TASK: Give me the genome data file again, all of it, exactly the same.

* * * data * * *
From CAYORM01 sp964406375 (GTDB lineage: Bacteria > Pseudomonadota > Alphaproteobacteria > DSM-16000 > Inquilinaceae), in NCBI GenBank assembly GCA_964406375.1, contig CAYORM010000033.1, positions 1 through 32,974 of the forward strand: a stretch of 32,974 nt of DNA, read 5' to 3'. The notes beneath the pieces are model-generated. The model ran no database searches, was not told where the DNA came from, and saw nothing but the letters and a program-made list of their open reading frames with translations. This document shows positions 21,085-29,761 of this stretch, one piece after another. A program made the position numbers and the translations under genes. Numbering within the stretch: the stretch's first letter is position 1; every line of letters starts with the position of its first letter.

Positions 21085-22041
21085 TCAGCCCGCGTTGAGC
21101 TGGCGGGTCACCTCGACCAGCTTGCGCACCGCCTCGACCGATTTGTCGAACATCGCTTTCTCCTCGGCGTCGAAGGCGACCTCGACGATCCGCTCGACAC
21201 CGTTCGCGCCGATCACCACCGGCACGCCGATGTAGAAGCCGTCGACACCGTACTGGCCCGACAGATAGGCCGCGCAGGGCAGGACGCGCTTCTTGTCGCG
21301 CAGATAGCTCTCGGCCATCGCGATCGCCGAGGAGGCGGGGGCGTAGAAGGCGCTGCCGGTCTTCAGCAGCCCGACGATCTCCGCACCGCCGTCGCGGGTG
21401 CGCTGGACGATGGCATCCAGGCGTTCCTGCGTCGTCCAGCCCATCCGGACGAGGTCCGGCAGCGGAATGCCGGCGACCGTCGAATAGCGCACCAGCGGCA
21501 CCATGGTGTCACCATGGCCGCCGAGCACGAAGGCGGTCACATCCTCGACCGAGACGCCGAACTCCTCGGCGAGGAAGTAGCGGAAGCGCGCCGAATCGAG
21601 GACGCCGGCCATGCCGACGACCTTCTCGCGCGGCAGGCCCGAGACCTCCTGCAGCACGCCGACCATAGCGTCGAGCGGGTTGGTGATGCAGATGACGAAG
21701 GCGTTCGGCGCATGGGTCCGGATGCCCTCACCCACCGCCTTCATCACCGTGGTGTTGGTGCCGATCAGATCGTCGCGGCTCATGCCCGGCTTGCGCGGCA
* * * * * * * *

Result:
From CAYORM01 sp964406375 (GTDB lineage: Bacteria > Pseudomonadota > Alphaproteobacteria > DSM-16000 > Inquilinaceae), in NCBI GenBank assembly GCA_964406375.1, contig CAYORM010000033.1, positions 1 through 32,974 of the forward strand: a stretch of 32,974 nt of DNA, read 5' to 3'. The notes beneath the pieces are model-generated. The model ran no database searches, was not told where the DNA came from, and saw nothing but the letters and a program-made list of their open reading frames with translations. This document shows positions 21,085-29,761 of this stretch, one piece after another. A program made the position numbers and the translations under genes. Numbering within the stretch: the stretch's first letter is position 1; every line of letters starts with the position of its first letter.

Positions 21085-22041
21085 TCAGCCCGCGTTGAGC
21101 TGGCGGGTCACCTCGACCAGCTTGCGCACCGCCTCGACCGATTTGTCGAACATCGCTTTCTCCTCGGCGTCGAAGGCGACCTCGACGATCCGCTCGACAC
21201 CGTTCGCGCCGATCACCACCGGCACGCCGATGTAGAAGCCGTCGACACCGTACTGGCCCGACAGATAGGCCGCGCAGGGCAGGACGCGCTTCTTGTCGCG
21301 CAGATAGCTCTCGGCCATCGCGATCGCCGAGGAGGCGGGGGCGTAGAAGGCGCTGCCGGTCTTCAGCAGCCCGACGATCTCCGCACCGCCGTCGCGGGTG
21401 CGCTGGACGATGGCATCCAGGCGTTCCTGCGTCGTCCAGCCCATCCGGACGAGGTCCGGCAGCGGAATGCCGGCGACCGTCGAATAGCGCACCAGCGGCA
21501 CCATGGTGTCACCATGGCCGCCGAGCACGAAGGCGGTCACATCCTCGACCGAGACGCCGAACTCCTCGGCGAGGAAGTAGCGGAAGCGCGCCGAATCGAG
21601 GACGCCGGCCATGCCGACGACCTTCTCGCGCGGCAGGCCCGAGACCTCCTGCAGCACGCCGACCATAGCGTCGAGCGGGTTGGTGATGCAGATGACGAAG
21701 GCGTTCGGCGCATGGGTCCGGATGCCCTCACCCACCGCCTTCATCACCGTGGTGTTGGTGCCGATCAGATCGTCGCGGCTCATGCCCGGCTTGCGCGGCA